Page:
Top Fitness Routines For The Golden Years

Top Fitness Routines For The Golden Years

Aches and pains are an expected part of aging but in many cases, they can happen prematurely, seriously adversely affect the quality of life in a senior adult.

They can also be indicative of medical problems and diseases.

As any medical professional will tell you, pain is a tell-tale sign that something is wrong and it is often a useful marker for diagnosticians.

Causes And Origins Of Age-Related Pain

As people get older they start suffering in many cases from multiple simultaneous conditions and effective pain management becomes more important for their daily activities.

The pain threshold decreases in older adults due to a general weakening of the body and that is partially the cause for age-related pain. Some other causes are as follows;

  • Having A Fall– Senior adults are more susceptible to falls and subsequent fractures and injuries. These injuries can take longer to heal than they would in a younger person and may result in multiple surgeries or other corrective procedures.
  • Osteoarthritis and osteoporosis are two common causes of joint pain and degeneration and have a high rate of occurrence in both men and women. Rheumatoid arthritis and other autoimmune conditions can worsen with age and be a major cause of chronic pain.
  • Lower-Back Pain– A great majority of people over the age of 60 suffer from lower back pain regardless of whether they had sedentary desk jobs or field or physical jobs that kept them on their feet. Tumors, infections, and conditions like lumbar spinal stenosis can change the structure and shape of the spine making normal day-to-day functioning very difficult.
  • Stiffness of Muscles And Inflammation– Muscle stiffness is commonly associated with age as water and collagen loss happens and muscles stop being used as much. Conditions like tendonitis which is essentially an inflammatory response in the tendons and muscles can worsen this type of age-related pain. Bone pain such as elbow or knee pain can also be a precursor to inflammatory conditions like arthritis and can cause extra weight gain that further puts the elderly at risk of heart disease and diabetes.
  • Age-Related Conditions– In many cases diseases and conditions like diabetes or gout can be responsible for recurrent pain. As mentioned above, diseases like inflammatory or rheumatoid arthritis are mostly to blame with heart disease and cholesterol or diabetic neuropathy being close seconds.

Solutions, Enhancing Quality of Life & Preventative Diet

Exercise is a key way to keep illnesses at bay as it optimizes weight, keeps muscles in good shape, and prevents bone loss.

It is advisable that elderly people consult with their doctor before implementing any exercise regimen particularly if it is a higher intensity kind that their bodies are not used to.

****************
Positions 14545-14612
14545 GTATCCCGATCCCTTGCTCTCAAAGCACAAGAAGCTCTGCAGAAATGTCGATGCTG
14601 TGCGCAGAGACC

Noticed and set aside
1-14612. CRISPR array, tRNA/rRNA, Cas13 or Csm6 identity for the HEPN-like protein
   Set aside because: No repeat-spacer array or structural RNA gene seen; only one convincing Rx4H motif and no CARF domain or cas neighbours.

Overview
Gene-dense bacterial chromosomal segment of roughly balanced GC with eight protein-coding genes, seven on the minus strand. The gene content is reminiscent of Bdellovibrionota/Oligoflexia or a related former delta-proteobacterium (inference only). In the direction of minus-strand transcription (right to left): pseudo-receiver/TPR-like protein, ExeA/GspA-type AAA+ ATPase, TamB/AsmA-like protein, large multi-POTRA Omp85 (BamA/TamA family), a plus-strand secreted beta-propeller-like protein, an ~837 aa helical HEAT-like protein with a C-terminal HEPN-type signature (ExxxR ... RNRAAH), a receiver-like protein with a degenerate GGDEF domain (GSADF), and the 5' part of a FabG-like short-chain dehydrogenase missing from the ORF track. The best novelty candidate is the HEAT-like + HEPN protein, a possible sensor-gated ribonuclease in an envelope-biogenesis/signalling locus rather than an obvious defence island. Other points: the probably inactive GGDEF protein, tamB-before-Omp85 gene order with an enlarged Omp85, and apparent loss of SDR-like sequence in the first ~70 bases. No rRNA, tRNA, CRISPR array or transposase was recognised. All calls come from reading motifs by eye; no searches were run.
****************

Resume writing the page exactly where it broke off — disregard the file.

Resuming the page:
Undergoing physical therapy or visiting a pain management doctor after injuries or fractures is paramount in maintaining good mobility in the later years of one’s life.

Exercises such as swimming, walking, and jogging can strengthen a person’s lungs, bones, and joints making them more active and mobile even as they get older and lessening the occurrence of pain.

Sedentary living has been linked with an increased risk of heart and blood sugar problems that can cause different kinds of pain such as headaches and angina among others.

Mobility equipment such as mobility scooters or walkers can be helpful for people who have suffered from bone-related injuries or have joint-related inflammatory conditions.

Changing the way you eat has the most tremendous impact on conditions of chronic age-related pain.

Elderly people should consume an antioxidant-rich diet with plenty of protein and should consider taking a collagen supplement as well as supplements of vitamins D, B, and E along with Omega 3, 6 and 9 fatty acids commonly found in flaxseed or fish oil soft gels.

Supplements can interrupt the inflammatory processes behind pain and have various health benefits over the long term.

A diet that is geared toward preventing bone loss or joint pain is imperative for effective pain management in geriatric patients.

Loss of appetite is common as a person ages so nutrient and vitamin deficiencies occur and specialized powder formulas for the elderly can fill important nutritional gaps.

Fruits and vegetables are a staple for the pain management diet, especially foods rich in magnesium which relaxes the nerves.

Consuming fish at least three times a week is important for anti-inflammatory processes but a supplement works if fish is hard to get by in its fresh form.

Superfoods like kale, spirulina, moringa, and chia seeds among others lessen pain, boost detoxification, and help prevent age-related diseases.

Achieve toned and strong arms with effective exercises tailored for individuals over 50, and learn about proven methods to combat flabbiness in this article. Discover five practical ways to sculpt your arms and enhance your fitness routine on LifeOver50


  • Maureen

    Maureen is originally from Australia, now living in the UK. She previously worked in the tech industry for many years. Now semi-retired, she takes a keen interest in gardening, yoga and especially animal welfare. She enjoys writing on a variety of subjects and is a very valued contributor to our site.   

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